Dr. Charles "Pat" Davis, MD, PhD, is a board certified Emergency Medicine doctor who currently practices as a consultant and staff member for hospitals. He has a PhD in Microbiology (UT at Austin), and the MD (Univ. Texas Medical Branch, Galveston). He is a Clinical Professor (retired) in the Division of Emergency Medicine, UT Health Science Center at San Antonio, and has been the Chief of Emergency Medicine at UT Medical Branch and at UTHSCSA with over 250 publications.
Dr. Shiel received a Bachelor of Science degree with honors from the University of Notre Dame. There he was involved in research in radiation biology and received the Huisking Scholarship. After graduating from St. Louis University School of Medicine, he completed his Internal Medicine residency and Rheumatology fellowship at the University of California, Irvine. He is board-certified in Internal Medicine and Rheumatology.
A health care professional will ask questions about the patient's symptoms, medical and surgical history, lifestyle, and medications. The physical examination will focus on the heart and other organs, such as the lungs, that might explain the reason for the symptoms.
Other tests are likely to be done to confirm the diagnosis of PSVT and to assist the health care professional in tailoring the most appropriate treatment. Most commonly, an electrocardiogram (ECG) is done and testing includes the following:
Electrocardiogram (ECG): The ECG is a painless, quick, noninvasive test that detects the electrical activity of the heart. Through 12 electrodes, or leads, attached to the chest, arms, and legs, tracings or waves are detected and represent the electrical activity of the heart from 12 different views. This allows detection of a number of different kinds of problems in the heart. The ECG can help identify many different arrhythmias including PSVT and in some cases its underlying cause. However, further tests or even therapy may depend on the findings of the ECG.
ECG from a patient with PSVT
Ambulatory ECG: By the time a person reaches a medical facility, the symptoms will sometimes have stopped and the ECG will be normal. This is frustrating to the patient and the doctor because an accurate diagnosis depends on capturing the rapid heartbeat on an ECG. Ambulatory monitoring often solves this problem by monitoring the heart over a period of time, usually 1-2 days. The ambulatory ECG is more likely to document any abnormal heart rhythms that a person may experience. The patient wears the monitor device, called a Holter monitor, while they go about their daily activities. Patients also keep a diary while wearing the device to allow the health care professional to detect any abnormalities on the ECG recording during times when the patient has symptoms.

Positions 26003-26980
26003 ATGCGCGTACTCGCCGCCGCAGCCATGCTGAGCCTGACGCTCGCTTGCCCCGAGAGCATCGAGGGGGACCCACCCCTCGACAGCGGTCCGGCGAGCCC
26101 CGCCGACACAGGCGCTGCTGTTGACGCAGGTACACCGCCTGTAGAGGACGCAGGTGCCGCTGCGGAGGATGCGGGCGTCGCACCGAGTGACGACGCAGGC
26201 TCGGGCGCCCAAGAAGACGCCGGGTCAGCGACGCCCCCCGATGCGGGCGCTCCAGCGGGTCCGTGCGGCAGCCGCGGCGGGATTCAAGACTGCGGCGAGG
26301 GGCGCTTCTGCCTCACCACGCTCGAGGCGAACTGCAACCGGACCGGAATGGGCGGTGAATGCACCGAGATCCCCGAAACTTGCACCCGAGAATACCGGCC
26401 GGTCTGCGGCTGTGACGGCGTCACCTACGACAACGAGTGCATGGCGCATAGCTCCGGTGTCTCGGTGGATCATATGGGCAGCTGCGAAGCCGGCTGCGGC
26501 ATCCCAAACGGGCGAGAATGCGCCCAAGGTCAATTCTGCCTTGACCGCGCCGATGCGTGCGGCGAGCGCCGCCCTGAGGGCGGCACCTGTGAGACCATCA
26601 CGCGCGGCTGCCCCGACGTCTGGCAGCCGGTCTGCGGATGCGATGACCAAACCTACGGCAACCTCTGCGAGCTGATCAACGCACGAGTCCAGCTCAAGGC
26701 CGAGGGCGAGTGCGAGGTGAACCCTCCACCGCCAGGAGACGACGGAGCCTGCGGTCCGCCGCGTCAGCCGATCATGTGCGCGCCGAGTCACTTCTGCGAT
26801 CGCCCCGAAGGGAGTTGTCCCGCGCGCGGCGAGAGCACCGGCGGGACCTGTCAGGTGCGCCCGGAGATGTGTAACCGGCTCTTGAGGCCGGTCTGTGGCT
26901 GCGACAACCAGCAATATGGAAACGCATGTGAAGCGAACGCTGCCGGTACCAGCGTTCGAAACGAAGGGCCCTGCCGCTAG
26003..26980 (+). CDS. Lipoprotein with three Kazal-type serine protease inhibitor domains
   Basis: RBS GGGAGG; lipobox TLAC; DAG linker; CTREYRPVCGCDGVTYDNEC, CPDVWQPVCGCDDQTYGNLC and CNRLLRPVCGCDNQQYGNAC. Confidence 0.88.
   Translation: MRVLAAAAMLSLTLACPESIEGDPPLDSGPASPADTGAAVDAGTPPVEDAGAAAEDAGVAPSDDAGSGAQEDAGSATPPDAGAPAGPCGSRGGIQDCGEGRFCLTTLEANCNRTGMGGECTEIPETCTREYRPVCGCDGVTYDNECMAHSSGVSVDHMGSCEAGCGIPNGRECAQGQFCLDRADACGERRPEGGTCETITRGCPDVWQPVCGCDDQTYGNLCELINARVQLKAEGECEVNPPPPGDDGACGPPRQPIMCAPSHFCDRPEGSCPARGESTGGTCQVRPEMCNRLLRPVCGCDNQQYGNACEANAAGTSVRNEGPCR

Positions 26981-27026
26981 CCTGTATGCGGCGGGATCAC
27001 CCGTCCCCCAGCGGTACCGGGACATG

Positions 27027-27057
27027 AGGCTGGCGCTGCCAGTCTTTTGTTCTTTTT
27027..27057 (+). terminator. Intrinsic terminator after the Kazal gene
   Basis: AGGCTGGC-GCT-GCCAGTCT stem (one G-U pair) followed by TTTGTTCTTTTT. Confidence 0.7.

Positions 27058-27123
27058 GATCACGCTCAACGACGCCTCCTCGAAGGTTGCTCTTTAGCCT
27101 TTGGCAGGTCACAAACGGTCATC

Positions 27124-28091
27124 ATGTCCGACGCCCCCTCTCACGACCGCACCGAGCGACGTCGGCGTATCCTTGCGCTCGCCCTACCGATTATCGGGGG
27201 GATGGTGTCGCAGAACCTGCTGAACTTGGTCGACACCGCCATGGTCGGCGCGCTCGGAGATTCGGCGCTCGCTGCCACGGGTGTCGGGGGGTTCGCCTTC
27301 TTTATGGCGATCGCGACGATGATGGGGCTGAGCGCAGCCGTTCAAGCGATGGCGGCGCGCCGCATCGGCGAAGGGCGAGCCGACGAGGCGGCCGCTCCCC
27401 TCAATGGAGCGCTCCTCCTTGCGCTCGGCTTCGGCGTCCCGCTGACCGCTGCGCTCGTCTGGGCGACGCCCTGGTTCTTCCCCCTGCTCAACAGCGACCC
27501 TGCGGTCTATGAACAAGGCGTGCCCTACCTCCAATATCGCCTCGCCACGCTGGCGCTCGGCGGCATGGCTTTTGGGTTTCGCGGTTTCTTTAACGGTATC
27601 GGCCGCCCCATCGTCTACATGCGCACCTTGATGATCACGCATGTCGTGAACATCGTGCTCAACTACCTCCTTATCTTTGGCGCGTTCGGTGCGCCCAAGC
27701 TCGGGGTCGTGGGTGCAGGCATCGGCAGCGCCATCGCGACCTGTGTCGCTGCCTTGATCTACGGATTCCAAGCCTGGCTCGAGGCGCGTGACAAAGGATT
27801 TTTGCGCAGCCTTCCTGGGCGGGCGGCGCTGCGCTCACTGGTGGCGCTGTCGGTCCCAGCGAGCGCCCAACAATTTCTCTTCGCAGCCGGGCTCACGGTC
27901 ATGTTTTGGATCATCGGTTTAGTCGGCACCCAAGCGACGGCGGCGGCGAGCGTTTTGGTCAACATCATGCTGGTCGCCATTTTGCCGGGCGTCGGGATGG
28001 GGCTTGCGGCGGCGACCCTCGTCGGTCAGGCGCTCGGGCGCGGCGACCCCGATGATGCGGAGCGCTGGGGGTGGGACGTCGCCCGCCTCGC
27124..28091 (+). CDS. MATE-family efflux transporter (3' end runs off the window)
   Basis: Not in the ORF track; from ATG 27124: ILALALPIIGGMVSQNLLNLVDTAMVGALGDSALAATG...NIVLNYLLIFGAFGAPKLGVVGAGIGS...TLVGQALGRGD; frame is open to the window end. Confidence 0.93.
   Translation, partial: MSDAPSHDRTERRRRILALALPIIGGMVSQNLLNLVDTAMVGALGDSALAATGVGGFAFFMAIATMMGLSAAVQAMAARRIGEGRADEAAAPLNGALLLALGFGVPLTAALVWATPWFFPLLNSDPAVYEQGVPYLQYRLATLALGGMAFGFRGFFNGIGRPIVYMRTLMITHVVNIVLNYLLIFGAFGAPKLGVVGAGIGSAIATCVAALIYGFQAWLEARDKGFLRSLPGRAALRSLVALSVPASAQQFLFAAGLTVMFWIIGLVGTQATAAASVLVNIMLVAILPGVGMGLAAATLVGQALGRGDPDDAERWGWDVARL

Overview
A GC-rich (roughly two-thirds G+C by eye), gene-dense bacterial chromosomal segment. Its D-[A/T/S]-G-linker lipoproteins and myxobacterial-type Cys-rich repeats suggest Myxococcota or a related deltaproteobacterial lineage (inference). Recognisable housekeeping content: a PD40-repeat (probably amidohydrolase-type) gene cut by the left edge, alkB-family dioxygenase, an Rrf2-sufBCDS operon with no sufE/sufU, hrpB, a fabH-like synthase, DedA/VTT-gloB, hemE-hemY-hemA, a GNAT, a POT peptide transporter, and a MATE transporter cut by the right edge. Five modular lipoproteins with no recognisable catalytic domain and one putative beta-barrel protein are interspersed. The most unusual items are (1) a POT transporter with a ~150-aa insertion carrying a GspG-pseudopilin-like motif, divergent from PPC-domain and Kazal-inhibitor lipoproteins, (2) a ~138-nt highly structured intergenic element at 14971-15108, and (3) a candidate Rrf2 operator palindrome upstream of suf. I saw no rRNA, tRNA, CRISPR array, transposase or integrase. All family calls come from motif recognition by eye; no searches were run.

Echocardiogram (ECHO): This is a noninvasive ultrasound examination of the heart. A small handheld device is passed over the chest. It transmits pictures (sonograms) of the heart walls and valves to a television screen. It also measures how well the left ventricle is pumping. The echo is used to screen for any problems in the heart structure, valves, or muscles. The echocardiogram is used frequently in patients with SVT's that are irregular, but infrequently in PSTVs.
Stress test: The stress test is an ECG done both at rest and while the heart is under stress, usually with exercise on a treadmill or an exercise bicycle. If a patient cannot exercise, they can be given a drug that will temporarily "stress" the heart. This test helps in the diagnosis of coronary heart disease, that is, blockage of the coronary arteries by fatty plaques (atherosclerosis). Coronary heart disease prevents the heart from getting enough blood, and this can cause abnormal heart rhythms. This test is used in some patients who may have stress-induced PSVT and for other heart-related problems, such as poor blood supply to the heart (ischemia).
Cardiac catheterization and coronary angiography: If the stress test result is abnormal or if the patient has chest pain, shortness of breath, or loss of consciousness, he or she may undergo cardiac catheterization under local anesthesia to assess disease in the heart and heart valves. Angiography is a type of imaging study that uses a dye in the arteries to highlight blockages and damage. Usually, this test is not done in patients with PSVT unless they have significant risk factors for coronary artery disease and severe symptoms.
Electrophysiologic study: Patients may need this test if they have rapid heartbeats, but their body does not tolerate treatment, or if the heart has created new electrical pathways that contribute to the abnormal rhythm. This test involves placement of several pacemaker electrodes into the heart chambers to record electrical activity. The electrodes are placed via a catheter that is threaded through the veins to the heart, under local anesthesia in the cardiac catheterization lab. This test is rarely used in patients with PSVT.
Blood tests may be performed to rule out thyroid disease and evidence of heart muscle damage due to coronary artery disease (heart attack).
Urine tests and additional blood tests may be performed to rule out abnormal levels of drugs or illegal drugs that can cause rapid heartbeat.